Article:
The Last Vermeer

This is a more or less true story about how the most successful art forger of all time became a national hero to the Dutch.  He is Han Van Meegeren, a flamboyant, temperamental artist and bon vivant who turned to charlatanism and forgery when critics rubbished his first solo exhibition in 1917.  He’s played here with wonderful flair by Guy Pearce, who proves once again he’s not just a pretty-boy graduate of Aussie soaps. 

The story starts in Holland at the end of World War II when the allies found what looks like a genuine Vermeer among thousands of art treasures plundered by the Nazis.  It’s called Christ and The Adulteress and it was found in Hermann Goering’s personal underground stash, so the hunt is on to find out how he got it and to punish whoever gave it to him.  The stakes are high:  firing squads are shooting collaborators in the street. 

Christ and The Adulteress, by Han Van Meegeren

The mission is given to Dutch resistance leader Captain Joseph Piller, now working for the allied administration.  He’s played by Danish actor Claes Bang, who seems to be making a career out of films about art.  I last saw him in The Burnt Orange Heresy, but he was also in that strange arty thing The Square, which was produced by billionaire Dan Friedkin, now having his first go as a director with The Last Vermeer.

Piller quickly tracks down Van Meegeren, but from here the story departs from the truth before ending up with Van Meegeren’s real-life trial for treason for selling national treasures to the Nazis.  Friedkin invents the rather implausible scenario that Piller has to hide this vain, enigmatic genius away from vengeful Dutch authorities who seem to want him shot immediately.  Van Meegeren demands to be plied with fine food and whiskey while he paints in his secret studio, although it’s not clear what he’s up to as he hasn’t exactly admitted that Christ and the Adulteress is his own work.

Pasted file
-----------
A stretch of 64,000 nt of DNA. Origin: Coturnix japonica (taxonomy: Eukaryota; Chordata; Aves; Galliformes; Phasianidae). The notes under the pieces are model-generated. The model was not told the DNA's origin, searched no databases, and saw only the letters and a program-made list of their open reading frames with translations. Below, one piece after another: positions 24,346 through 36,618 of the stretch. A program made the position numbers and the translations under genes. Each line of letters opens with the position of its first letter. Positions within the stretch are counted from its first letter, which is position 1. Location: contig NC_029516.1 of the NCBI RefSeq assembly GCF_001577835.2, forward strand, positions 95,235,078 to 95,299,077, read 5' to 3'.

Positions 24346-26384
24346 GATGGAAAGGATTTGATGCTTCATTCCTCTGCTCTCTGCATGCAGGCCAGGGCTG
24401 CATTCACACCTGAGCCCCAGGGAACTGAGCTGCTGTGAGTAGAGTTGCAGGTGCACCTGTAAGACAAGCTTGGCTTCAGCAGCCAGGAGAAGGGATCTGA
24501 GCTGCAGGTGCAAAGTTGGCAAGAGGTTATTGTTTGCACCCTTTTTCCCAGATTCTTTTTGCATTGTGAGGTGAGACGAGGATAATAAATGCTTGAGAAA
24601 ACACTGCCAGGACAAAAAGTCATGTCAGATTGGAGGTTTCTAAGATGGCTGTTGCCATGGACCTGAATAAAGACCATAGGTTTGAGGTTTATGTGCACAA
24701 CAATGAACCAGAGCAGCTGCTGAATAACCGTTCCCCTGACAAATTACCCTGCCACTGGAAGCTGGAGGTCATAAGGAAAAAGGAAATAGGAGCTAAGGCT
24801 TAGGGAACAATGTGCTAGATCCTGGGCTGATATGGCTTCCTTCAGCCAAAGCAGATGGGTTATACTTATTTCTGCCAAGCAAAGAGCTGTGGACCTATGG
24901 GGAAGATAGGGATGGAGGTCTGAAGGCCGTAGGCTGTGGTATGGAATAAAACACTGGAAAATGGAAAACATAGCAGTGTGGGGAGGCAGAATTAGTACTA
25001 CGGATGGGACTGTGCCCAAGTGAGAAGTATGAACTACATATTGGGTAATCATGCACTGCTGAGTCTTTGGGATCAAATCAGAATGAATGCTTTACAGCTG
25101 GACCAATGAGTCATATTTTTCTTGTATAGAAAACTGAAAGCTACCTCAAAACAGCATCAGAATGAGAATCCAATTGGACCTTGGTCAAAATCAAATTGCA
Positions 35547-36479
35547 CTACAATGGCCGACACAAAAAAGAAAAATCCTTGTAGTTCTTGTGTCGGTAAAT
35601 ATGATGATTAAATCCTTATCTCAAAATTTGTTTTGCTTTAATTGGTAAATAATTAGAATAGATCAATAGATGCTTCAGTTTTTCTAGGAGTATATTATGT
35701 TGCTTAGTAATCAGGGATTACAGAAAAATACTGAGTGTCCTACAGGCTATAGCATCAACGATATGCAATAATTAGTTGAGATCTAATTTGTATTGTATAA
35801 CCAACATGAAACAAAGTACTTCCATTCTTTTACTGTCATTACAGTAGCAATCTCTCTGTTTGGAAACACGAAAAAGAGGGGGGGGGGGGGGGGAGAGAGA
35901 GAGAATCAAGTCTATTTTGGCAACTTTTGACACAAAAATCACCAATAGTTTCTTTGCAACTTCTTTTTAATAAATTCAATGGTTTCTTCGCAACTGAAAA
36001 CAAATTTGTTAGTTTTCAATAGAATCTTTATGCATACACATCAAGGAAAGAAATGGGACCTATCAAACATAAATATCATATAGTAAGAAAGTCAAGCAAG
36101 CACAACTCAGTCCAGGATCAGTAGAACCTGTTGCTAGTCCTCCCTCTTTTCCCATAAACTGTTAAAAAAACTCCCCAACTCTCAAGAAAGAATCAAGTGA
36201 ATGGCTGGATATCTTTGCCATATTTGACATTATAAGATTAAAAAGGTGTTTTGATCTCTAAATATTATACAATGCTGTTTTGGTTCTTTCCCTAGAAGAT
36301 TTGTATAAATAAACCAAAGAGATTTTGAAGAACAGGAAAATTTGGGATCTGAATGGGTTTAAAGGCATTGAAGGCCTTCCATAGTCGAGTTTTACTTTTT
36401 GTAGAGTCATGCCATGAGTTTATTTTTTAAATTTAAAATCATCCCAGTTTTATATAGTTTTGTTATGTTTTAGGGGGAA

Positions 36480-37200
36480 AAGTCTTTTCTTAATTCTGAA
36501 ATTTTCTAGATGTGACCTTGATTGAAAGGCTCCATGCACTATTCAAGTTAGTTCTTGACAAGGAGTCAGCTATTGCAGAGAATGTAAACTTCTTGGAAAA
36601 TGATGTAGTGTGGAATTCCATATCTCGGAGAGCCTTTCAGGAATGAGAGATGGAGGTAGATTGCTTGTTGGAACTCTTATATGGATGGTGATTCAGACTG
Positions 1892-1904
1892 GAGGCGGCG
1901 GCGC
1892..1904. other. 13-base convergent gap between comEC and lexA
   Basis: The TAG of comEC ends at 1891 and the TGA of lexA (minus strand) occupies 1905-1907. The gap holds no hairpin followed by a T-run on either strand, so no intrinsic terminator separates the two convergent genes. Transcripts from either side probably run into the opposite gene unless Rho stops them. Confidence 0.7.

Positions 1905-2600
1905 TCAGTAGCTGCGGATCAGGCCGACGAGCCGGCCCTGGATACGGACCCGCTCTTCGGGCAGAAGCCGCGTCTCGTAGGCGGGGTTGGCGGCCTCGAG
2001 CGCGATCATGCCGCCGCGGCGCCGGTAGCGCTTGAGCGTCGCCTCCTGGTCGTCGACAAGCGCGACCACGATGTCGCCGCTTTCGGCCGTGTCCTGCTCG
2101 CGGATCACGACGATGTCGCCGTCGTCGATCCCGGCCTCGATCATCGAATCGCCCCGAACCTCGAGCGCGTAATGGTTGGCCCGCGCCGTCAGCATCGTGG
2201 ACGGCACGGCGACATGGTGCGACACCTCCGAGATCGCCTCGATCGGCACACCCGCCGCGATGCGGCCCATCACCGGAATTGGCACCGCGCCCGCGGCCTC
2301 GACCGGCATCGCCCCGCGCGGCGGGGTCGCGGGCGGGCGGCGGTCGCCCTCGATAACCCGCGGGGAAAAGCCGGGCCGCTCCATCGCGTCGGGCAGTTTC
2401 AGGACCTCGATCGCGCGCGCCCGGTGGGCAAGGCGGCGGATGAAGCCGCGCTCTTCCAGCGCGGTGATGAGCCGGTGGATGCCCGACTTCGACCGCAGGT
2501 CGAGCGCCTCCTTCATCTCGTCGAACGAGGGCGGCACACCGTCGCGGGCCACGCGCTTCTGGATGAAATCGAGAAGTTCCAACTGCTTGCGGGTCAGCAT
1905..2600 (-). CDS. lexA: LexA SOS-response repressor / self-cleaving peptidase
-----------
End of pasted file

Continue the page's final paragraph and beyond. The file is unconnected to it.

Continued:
It seems to me the only reason Friedkin invented this scenario is so that he can put in some exciting escape and chase scenes when the Dutch authorities finally catch up with Van Meegeren.  He also invents a somewhat doleful love story for Piller, which only slows the storytelling down until we arrive at the 1945 treason trial. 

The film’s ending and the real story do accord, but in reality Van Meegeren’s defence all along was that the supposed Old Masters he sold to the Nazis were his own forgeries and therefore worthless.  The Dutch court gave him every opportunity to defend himself, letting him demonstrate his forgery techniques to the jury and at one stage setting him up in a house where, to everyone’s astonishment, he painted a well-known Vermeer – Jesus and the Doctors – in a matter of weeks. 

In the end – spoiler alert! – Van Meegeren was convicted not of treason but of forgery, and as the man who had swindled Göering he became an instant folk hero to the Dutch people.  This much is depicted in the movie, but you wonder why Friedkin didn’t make more of the theme suggested by Van Meegeren himself early on:  why some artworks are worth millions and identical ones only a few hundred dollars.  But having raised this perennially interesting question, Friedkin abandons it in favour of action and love scenes, when he could have enriched this engrossing true story with some salient points about the value and meaning of art. 

Fun fact:  I’d always thought Guy Pearce was one of OUR national treasures, but googling reveals he isn’t a native-born Aussie, dammit.  He was born in England to a Kiwi father and came to Australia at the age of 3.  He was brought up in Geelong and still barracks for that footy team.